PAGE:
"The changes in our life must come from the impossibility to live otherwise than according to the demands of our conscience not from our mental resolution to try a new form of life." –Leo Tolstoy
One year ago this month my life changed forever.
There have been previous times when I felt the “demands” of my conscience had led to life-altering decisions. A couple of examples that jump to mind are becoming a foster parent and marrying a seminary student preparing for a life of vocational ministry. Not that I regret any of the major, life changing decisions, but knowing that most of them have not been easy decisions, and that they have come with their own hardships and pain mixed in with the joy, I have—in moments—wondered if I made those decisions because my conscience demanded them, because they were preordained by God, or because I wanted to try “a new form of life.”
So, I must admit I was a little apprehensive when I felt my conscience going into overdrive on October 3, 2013. It was the day I pulled up BBC news on my computer and saw a headline reporting hundreds of migrants from Africa were feared dead after a boat carrying them to Europe sank about a mile off the coast of Italy. You can review the article here. I knew this wasn’t a new issue, as my husband—Tim—had been in Italy in January 2013 for a conference and had heard about it. Thousands of migrants (many asylum seekers fleeing their countries due to war, genocide, religious, racial & ethnic persecution, famine, corrupt governments, etc.) from Africa and the Middle East have been attempting this trek to Europe for years, with many dying in the process. This was not a new issue—but October 3rd was a catalyst for bringing the issue into the international spotlight, and I felt ashamed that I was not more aware of it nonetheless. One of the most haunting articles about the boat sinking I have read can be found here. I felt immediate tears well up in my eyes as I thought about the approximate 500 people who were aboard the boat (approximate, of course, because the human traffickers who put them on the boat didn’t keep meticulous records). I prayed for the dead, the missing, the survivors, those aiding in the rescue (as well as search and recovery for bodies), and loved ones. I got angry at those who “allowed this tragedy to happen,” but quickly found myself feeling convicted that we must all take some responsibility for tragedies like this that occur. And I knew my conscience would not allow me to turn away from this issue.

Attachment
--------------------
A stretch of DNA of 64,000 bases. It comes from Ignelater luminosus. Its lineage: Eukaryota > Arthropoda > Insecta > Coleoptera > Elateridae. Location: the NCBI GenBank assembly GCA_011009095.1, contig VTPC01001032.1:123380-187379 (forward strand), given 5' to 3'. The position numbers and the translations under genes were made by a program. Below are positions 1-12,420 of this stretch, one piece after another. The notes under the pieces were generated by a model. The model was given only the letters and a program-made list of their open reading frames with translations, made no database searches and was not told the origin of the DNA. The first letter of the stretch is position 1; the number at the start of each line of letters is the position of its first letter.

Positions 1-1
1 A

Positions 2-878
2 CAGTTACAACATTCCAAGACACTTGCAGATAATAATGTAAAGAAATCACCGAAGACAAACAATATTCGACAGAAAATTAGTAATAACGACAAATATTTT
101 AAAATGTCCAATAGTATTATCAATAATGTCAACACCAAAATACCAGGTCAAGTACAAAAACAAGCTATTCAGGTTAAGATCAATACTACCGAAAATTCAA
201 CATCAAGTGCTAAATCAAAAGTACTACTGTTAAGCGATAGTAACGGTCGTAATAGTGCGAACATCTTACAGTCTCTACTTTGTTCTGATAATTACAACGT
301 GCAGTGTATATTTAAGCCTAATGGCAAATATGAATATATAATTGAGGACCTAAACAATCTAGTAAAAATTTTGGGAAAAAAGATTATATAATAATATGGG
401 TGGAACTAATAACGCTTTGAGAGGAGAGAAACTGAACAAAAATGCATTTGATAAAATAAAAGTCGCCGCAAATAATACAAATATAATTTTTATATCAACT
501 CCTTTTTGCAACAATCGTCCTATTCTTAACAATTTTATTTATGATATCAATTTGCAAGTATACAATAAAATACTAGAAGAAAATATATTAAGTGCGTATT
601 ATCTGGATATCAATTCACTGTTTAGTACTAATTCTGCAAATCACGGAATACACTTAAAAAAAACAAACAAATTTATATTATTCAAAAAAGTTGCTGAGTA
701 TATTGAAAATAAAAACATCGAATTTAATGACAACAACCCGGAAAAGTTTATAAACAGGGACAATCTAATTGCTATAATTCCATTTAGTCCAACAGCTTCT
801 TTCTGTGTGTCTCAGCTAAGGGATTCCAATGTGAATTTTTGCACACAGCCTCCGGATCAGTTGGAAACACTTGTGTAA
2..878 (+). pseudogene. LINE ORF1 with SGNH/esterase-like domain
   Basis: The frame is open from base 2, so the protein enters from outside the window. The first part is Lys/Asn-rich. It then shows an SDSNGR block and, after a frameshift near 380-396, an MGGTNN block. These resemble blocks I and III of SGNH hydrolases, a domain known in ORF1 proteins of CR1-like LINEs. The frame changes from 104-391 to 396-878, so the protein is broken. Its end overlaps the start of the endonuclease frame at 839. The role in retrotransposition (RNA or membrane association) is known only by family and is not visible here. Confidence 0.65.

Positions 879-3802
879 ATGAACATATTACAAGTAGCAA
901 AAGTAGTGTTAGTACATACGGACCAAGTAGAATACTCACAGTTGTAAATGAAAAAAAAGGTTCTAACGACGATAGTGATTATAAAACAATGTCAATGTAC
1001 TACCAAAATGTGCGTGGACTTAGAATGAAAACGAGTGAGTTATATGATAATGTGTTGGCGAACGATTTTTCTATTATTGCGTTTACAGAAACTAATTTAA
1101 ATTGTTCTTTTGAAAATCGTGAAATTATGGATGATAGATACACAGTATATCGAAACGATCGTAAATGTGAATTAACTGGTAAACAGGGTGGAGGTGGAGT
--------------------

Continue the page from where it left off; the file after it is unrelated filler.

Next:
It was later in October I discovered the Reformed Church in America had posted a new position for a social action missionary to be appointed and partner with the Waldensian Methodist church in Italy to provide social services for migrants arriving in Italy. This partnership would take place in Naples, Italy, where over 500,000 migrants live (which is currently approximately 1/8 of the population of the Naples area). I knew I felt called to apply for this position, felt my conscience leading towards this position, but it was a bit terrifying when I was offered the position. This would be the biggest life change my conscience has demanded, and it would be a monumental change for my spouse and two young children as well.
We spent the first half of 2014 preparing for our journey and boarded a plane for Italy in September. Any doubts I had about our journey leading us to Italy were quickly washed away the first time I stood in Piazza Garibaldi and watched hundreds of migrants meeting together on the crowded and narrow side streets at midday, trying to sell various goods as street vendors to make a living wage or attempting to find some shade from the sweltering Neopolitan heat. They were washed away when I met Lorna (a resident of the U.K. who currently lives in Berlin) in my Italian language school. Lorna has spent the last few years working with migrants who have—in the twists and turns of their own lives—made their way from their home countries to Europe via Italy, then to Germany, where many of them are squatting in abandoned buildings they have claimed as their own, attempting to build safe communities inside of an unsafe and uncertain environment. The few stories she has shared with me about the lives of some of the migrants are horrifying, and I expect I will hear many more that are equally so. It solidifies—in my heart and mind—that this is the place for my family and me to share the love and compassion of our Triune God with a lost and broken world.
I have now shared what my conscience is demanding of me….what is your conscience demanding of you?
As I write this post there is another aspect of the immigration issue in Europe that is weighing on my conscience. After the October 3, 2013 boat disaster, the Italian government began a program called Mare Nostrum, which patrols the Mediterranean Sea with the main objective of rescuing migrants in distress. This op-ed piece from the New York times explain Mare Nostrum further and reports that 139,000 people have been saved by Mare Nostrum since last October. The European Union has decided to stop assisting Italy with Mare Nostrum, and as of November 1st, will instead be funding the Frontex joint operation Triton, which has the primary purpose of protecting European borders. With funding cut from the EU, Italy will most likely need to cease operation of Mare Nostrum, risking another spike in immigrant deaths. Please join me in praying and advocating for life saving solutions.